The time is ripe for a balance sheet review

20 Dec 17

The Treasury’s Ali Uppal and Mario Pisani explain why they think the time is right for a review to improve balance sheet management. 



Public accounts are the cornerstone of fiscal transparency, while also ensuring governments achieve maximum value from their holdings of assets and liabilities.

So it should not be surprising that such accounts have a long history, tracing back over 15,000 years to Mesopotamia.

In Athens, around the fifth and fourth centuries BCE, public accounts were often set in stone and public officials were subject to an audit by ten accountants at the end of their term in office –  an ancient equivalent of the select committee.

While fiscal transparency standards have changed, accounting saw a true innovation in 1494, in Venice, when Luca Pacioli, made the first written record of double-entry book-keeping in his work Summa di Arithmetica.

Several governments across Western Europe soon adopted double-entry book-keeping.

The UK though was a late joiner, not adopting it until the 1830s.

It was the concerns of taxpayers, rather than accounting technology, which drove the gradual improvement in our fiscal transparency.

It wasn’t until the 1850s that there was information on government spending and revenue.

The 1860s saw the establishment of the Public Accounts Committee, which also oversaw the work of the Comptroller and Auditor General (C&AG), who is charged with auditing the accounts of government. 

To this day, the Committee continues to be assisted by the C&AG who is a permanent witness at its hearings.

At recent hearings, the Public Accounts Committee have welcomed improvements in the public sector which have seen the UK take the lead globally in fiscal transparency.

The Whole of Government Accounts (WGA), which reports the financial position of the UK public sector, consolidates the audited accounts of over 6,000 organisations and is the only set of consolidated public sector accounts in the world that includes both central and local government.

However, the committee has recommended that the Treasury make better use of WGA to both improve public financial management and inform policy.

The Treasury agreed with this recommendation, and so last year devoted more resource to support this endeavour, including by setting up a new balance sheet Analysis unit.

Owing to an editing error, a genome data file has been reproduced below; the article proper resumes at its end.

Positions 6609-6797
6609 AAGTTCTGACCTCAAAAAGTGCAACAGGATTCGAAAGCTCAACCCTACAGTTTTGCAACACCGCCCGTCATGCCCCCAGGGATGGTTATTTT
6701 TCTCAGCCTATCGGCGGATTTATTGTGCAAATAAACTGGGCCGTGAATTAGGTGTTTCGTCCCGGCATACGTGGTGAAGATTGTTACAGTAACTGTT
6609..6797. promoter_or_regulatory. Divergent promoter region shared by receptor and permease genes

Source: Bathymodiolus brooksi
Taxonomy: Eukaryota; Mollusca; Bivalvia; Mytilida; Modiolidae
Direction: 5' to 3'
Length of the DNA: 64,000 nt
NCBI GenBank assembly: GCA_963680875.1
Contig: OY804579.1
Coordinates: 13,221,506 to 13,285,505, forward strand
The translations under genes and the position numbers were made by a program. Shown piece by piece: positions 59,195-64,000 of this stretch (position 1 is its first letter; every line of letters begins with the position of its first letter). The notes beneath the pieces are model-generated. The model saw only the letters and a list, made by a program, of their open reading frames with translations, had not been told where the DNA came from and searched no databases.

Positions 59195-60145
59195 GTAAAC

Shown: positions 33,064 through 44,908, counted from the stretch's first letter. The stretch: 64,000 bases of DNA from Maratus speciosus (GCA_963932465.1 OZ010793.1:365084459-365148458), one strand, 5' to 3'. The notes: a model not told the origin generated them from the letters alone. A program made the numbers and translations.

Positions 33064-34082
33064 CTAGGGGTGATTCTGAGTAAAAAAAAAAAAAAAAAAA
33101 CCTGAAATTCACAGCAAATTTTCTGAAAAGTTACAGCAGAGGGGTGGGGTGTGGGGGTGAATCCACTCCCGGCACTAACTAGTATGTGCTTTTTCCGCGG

The work of the unit has already seen the publication of guidance in July to improve the management and scrutiny of contingent liabilities.

The unit has also undertaken analysis of the public sector balance sheet to understand its expansion since the financial crisis.

WGA shows that the UK’s net liability position (liabilities minus assets) has grown from 80% of GDP in 2011-12 to over 100% in 2015-16, which amounts to £1.7trn of assets and £3.7trn of liabilities (see figure 1).

Treasury blog graph

Given the scale of public sector assets and liabilities, and the fact that the Treasury has now set up internal structures to support work on the balance sheet, the time is ripe for a comprehensive balance sheet review.

This is why the government formally launched the review at the recent Autumn Budget.

The review will not only support the sustainability of the public finances but also help release resources for further investment in public services.

The Treasury will work closely with other government departments in carrying out the review to improve balance sheet management by, for example, looking at ways to pool investments to minimise the cost of multiple management fees or making money out of government’s ideas, by selling some intangible assets like software.

The review has already been welcomed by international organisations as well as the Public Accounts Committee.

The government has committed to providing an update at Budget 2018 – we believe that the balance sheet review is an asset with the potential for significant return.Mario Pisani, deputy director at HM Treasury

Ali Uppal, Head of balance sheet analysis, HM Treasury

  • Ali Uppal and Mario Pisani

    Head of balance sheet analysis and deputy director [respectively, and as pictured] at HM Treasury 

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